It is alleged that RAW is working through local proxies, specifically banned organisations
Reports that there has been a tightening of security around Prime Minister Nawaz Sharif and a number of other high-profile public figures are both welcome and not unexpected. The source of the threat is said to be the Indian intelligence agency, RAW. It is alleged that RAW is working through local proxies, specifically banned organisations. Perhaps, ironically, one of those being offered enhanced protection is Hafiz Saeed, himself a leader of a banned organisation, a player that India would dearly like to see taken off the board. There is nothing new in the use of proxies as political assassins, and of late there have been at least two attempts to kill prominent political figures, one successful and the other not. There has thus far been no suggestion that RAW was behind these attempts; but both incidents pointed at the sometimes grossly irresponsible attitude to personal safety by people who really ought to know better.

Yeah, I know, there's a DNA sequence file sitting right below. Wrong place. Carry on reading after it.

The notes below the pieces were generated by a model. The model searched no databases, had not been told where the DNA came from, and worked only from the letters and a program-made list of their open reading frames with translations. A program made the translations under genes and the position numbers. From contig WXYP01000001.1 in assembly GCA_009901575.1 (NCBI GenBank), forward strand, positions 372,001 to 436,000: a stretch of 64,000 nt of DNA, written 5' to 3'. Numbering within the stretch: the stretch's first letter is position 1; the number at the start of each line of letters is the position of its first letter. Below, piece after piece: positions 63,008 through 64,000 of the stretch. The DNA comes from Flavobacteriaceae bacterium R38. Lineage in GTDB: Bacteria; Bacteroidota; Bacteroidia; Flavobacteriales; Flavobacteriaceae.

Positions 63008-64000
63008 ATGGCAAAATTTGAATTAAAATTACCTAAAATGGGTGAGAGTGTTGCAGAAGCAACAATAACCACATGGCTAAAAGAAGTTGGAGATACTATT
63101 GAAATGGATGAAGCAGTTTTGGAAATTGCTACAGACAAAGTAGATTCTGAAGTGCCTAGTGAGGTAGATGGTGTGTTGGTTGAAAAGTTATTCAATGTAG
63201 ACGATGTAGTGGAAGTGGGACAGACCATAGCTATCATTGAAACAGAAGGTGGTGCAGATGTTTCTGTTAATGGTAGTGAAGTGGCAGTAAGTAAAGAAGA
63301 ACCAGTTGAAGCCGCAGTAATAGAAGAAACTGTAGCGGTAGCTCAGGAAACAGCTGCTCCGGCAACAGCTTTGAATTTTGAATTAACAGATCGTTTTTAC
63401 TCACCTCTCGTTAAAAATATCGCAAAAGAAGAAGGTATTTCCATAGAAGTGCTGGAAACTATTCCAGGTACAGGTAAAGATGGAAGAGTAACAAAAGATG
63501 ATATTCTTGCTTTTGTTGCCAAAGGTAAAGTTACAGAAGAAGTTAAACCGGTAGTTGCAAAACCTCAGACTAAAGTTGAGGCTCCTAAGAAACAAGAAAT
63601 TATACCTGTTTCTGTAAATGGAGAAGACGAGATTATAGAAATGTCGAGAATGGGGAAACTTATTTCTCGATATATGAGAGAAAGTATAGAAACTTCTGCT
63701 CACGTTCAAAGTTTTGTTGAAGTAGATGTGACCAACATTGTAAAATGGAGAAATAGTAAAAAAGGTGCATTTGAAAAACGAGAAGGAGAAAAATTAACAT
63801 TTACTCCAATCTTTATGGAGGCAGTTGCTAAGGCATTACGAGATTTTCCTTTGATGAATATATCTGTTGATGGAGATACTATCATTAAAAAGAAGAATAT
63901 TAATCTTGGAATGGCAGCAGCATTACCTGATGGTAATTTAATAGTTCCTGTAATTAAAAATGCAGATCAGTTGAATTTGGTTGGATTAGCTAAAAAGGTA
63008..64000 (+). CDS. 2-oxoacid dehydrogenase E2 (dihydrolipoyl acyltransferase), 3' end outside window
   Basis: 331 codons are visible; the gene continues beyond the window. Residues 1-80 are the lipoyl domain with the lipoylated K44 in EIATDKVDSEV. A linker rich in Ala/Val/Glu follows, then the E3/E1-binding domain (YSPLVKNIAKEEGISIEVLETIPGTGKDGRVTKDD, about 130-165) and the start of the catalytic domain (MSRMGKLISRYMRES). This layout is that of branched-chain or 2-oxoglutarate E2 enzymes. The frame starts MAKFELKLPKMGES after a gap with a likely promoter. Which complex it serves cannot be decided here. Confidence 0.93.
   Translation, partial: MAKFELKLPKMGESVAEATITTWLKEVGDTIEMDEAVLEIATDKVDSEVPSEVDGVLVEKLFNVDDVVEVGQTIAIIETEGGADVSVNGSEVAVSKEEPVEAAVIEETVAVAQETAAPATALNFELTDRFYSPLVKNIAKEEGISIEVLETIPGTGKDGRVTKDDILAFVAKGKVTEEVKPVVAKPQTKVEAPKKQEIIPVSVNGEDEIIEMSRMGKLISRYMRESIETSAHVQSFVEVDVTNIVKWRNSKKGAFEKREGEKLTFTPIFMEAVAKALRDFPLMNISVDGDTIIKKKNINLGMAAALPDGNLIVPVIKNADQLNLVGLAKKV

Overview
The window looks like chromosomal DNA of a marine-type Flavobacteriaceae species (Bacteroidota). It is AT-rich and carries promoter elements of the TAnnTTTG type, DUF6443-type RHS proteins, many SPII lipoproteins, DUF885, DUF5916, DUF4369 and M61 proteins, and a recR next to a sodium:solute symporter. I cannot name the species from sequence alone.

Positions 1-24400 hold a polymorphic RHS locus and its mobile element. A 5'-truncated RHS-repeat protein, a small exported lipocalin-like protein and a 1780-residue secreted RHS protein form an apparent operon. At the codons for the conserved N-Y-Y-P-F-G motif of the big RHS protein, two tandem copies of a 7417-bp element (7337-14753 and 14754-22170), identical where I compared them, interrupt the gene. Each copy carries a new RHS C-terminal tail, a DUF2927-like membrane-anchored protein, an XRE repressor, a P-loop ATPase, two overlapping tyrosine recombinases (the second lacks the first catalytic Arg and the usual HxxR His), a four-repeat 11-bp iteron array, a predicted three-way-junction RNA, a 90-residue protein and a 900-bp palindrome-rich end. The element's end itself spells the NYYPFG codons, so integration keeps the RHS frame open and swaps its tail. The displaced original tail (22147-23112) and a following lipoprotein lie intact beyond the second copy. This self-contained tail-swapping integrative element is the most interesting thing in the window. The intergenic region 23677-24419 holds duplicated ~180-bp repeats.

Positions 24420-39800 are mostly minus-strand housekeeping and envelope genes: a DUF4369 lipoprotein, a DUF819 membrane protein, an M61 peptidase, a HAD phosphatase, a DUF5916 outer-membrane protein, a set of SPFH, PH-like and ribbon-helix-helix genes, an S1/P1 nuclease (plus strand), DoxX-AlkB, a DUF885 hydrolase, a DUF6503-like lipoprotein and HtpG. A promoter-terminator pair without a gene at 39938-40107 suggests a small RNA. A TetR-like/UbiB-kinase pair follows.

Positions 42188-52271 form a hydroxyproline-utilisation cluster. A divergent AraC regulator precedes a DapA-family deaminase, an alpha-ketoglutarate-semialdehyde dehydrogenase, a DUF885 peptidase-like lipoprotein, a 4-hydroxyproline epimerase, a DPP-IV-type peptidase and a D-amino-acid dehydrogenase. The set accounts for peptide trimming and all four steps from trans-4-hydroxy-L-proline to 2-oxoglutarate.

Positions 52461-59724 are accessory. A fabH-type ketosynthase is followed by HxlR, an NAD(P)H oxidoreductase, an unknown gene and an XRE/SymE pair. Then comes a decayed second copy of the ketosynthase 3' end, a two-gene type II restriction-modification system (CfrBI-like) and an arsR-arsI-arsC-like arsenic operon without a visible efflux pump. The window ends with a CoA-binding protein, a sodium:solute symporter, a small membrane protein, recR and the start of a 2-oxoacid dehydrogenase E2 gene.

This development has triggered police actions against the regional offices of banned groups — which may also trigger a deadly circularity in that those of an extremist mindset may be more likely to fall into the welcoming arms of RAW as a direct result of actions designed to limit their reach and effectiveness. Extremism and anti-government sentiments are deeply rooted in some proscribed organisations, and they have for the most part been able to resist attempts to shut them down, having demonstrated a capacity to constantly reinvent themselves; possibly with support from shadowy figures within the establishment, who pursue their own agendas.
Thus, it is not in the least surprising that RAW would actively exploit gaps in the security environment, with the Lashkar-e-Jhangvi being an obvious vehicle for proxy activity. The group has vowed revenge after the death in an ‘encounter’ with the police of their leader, Malik Ishaq, on July 29, and the prime minister would be high on its target list. Public figures are, as has been amply demonstrated recently, particularly vulnerable. Protecting them is never easy, but protect them we must because life behind concrete walls and Hesco barriers tells the terrorists they are winning.
Published in The Express Tribune, October 20th, 2015.
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